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News 06 May 13

Macedonian, Bulgarian Academies Boost Ties

The Macedonian and Bulgarian academies of sciences are mulling ways to end decades of non-cooperation at a time when the two countries' political ties remain strained.

Sinisa Jakov Marusic
BIRN
Skopje

 Head of the Bulgarian Academy of Sciences, Stefan Vodenicarov

After paying each other a visit, the two neighbouring academies have set up a joint working group with an end-of-June deadline to determine areas of cooperation.

“We can help each other on issues of mutual interest,” said Stefan Vodenicarov, the head of the Bulgarian Academy of Arts and Sciences.

“We as an academy maintain cooperation with 40 academies worldwide and it is a shame that our two neighboring countries have no scientific cooperation,” he added.

Vodenicarov, who recently visited his Macedonian colleagues in Skopje, said the reception was warm, and hopes for a return visit of Macedonian academics to Sofia.

The academic initiative is welcomed - but not officially part of the political drive to improve ties with Sofia, Macedonian Foreign Minister Nikola Poposki said.

In December, in Brussels, Bulgaria joined Greece in preventing Macedonia from obtaining a start date for EU accession talks.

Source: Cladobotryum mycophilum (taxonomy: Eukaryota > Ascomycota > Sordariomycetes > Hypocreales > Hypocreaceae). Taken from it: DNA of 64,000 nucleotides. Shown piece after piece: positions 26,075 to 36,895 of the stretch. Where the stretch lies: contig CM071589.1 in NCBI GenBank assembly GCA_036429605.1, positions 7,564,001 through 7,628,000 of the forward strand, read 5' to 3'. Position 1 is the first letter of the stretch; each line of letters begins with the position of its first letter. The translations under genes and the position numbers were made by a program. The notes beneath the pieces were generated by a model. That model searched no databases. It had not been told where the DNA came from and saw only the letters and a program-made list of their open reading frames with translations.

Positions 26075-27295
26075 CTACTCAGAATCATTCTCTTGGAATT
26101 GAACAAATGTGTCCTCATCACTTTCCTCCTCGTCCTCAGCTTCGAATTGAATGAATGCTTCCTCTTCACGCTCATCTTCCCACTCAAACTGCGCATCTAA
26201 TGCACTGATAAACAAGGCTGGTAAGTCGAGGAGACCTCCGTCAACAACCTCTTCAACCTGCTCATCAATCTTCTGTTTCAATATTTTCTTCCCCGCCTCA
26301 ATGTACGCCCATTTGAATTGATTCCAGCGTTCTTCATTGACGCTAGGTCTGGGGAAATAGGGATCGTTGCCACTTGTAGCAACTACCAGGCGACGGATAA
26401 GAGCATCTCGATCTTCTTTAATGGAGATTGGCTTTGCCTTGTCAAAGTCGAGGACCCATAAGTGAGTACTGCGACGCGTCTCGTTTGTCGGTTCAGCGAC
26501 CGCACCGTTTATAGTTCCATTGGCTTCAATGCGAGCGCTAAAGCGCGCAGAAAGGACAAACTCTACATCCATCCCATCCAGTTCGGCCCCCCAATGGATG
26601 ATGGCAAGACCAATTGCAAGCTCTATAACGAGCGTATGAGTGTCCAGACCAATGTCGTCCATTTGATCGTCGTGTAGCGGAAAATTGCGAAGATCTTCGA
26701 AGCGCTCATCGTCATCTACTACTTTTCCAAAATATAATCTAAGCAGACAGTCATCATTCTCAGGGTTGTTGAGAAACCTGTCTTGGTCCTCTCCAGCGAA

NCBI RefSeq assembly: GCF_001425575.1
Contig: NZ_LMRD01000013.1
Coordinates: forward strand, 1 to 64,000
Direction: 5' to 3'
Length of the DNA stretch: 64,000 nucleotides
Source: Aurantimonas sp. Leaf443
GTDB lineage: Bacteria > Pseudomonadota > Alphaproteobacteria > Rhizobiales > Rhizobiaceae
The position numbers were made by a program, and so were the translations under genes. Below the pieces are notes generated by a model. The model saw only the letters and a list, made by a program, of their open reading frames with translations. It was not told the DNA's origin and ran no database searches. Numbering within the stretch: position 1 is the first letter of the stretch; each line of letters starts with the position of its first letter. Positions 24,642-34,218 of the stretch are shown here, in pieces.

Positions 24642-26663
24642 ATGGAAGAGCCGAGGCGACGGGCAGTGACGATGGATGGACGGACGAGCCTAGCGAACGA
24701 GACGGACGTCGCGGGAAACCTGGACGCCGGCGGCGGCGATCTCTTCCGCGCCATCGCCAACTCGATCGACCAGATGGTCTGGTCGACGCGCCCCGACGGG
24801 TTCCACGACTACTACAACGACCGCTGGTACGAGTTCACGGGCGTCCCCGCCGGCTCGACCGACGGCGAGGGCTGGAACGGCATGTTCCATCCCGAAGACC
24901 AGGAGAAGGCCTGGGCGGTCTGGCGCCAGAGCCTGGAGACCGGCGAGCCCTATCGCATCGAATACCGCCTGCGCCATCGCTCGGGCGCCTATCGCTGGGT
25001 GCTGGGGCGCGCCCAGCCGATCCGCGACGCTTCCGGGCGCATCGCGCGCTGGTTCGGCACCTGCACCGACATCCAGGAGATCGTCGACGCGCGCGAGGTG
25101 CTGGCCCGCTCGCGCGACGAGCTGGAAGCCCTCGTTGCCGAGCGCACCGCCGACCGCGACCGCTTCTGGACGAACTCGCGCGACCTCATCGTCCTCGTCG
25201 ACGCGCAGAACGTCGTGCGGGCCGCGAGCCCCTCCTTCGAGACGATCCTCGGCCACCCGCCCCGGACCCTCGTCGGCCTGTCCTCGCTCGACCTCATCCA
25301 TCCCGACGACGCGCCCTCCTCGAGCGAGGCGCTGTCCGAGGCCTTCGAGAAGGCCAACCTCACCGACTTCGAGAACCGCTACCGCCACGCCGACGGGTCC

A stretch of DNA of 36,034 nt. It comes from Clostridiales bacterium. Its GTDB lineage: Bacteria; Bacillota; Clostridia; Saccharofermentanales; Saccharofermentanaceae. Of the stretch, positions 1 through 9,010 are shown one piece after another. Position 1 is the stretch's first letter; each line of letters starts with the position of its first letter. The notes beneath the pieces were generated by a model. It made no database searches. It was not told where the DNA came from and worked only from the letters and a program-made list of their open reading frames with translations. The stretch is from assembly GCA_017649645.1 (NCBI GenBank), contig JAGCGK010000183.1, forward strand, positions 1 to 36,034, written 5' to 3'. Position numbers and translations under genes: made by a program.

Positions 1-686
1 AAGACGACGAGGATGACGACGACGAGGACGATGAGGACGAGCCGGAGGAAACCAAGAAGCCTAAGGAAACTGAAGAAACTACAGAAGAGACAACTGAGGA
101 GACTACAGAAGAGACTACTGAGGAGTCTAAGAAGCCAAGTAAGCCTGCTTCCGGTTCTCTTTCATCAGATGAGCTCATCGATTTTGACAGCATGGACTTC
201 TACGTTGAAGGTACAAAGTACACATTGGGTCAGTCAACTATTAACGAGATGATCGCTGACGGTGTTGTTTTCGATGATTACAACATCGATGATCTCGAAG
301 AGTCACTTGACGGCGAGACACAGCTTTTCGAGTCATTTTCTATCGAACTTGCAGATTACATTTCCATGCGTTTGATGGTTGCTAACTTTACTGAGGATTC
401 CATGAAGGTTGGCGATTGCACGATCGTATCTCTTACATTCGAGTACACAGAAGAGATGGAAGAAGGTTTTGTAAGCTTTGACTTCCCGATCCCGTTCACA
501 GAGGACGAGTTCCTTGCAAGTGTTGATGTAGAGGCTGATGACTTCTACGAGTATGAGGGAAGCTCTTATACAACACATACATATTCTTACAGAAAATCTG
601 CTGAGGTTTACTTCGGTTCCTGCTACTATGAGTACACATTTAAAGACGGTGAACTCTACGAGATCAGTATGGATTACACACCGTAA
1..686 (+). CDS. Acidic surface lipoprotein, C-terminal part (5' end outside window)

While Greece justified its blockade on the grounds of the bilateral dispute over Macedonia's name, Bulgaria said it could not support a country that had failed to nurture neighbourly relations.

Bulgaria said it objected to what it saw as discriminatory attitudes towards ethnic Bulgarians in Macedonia, accusing Skopje of fomenting an anti-Bulgarian atmosphere.

As a result, Brussels said it would closely monitor the effort to improve bilateral ties as a precondition for the country’s accession talks.

In January, both sides set up political work groups and launched negotiations, expected to result in the signing of a friendship treaty. Both countries also pledged to boost economic ties.

A European Commission special report on Macedonia, issued in mid April, noted progress.

In contrast to Macedonia’s strained ties to Greece, marred by the longstanding dispute over Macedonia’s name, Bulgaria and Macedonia had relatively friendly relations in the past.

Bulgaria was the first country to recognize Macedonia when it proclaimed independence from Yugoslavia in 1991.

Moreover, Sofia, unlike Athens, recognises its neighbour under its constitutional name, that is “Republic of Macedonia”.

On the other hand, Sofia is reluctant to recognise the existence of a Macedonian language, separate from Bulgarian, and many Bulgarian historians still maintain that Macedonians are ethnic Bulgarians.

Bulgaria also does not recognize the existence of a Macedonian minority in southwest Bulgaria, though Macedonia reluctantly admits that there are people with a Bulgarian identity in Macedonia.


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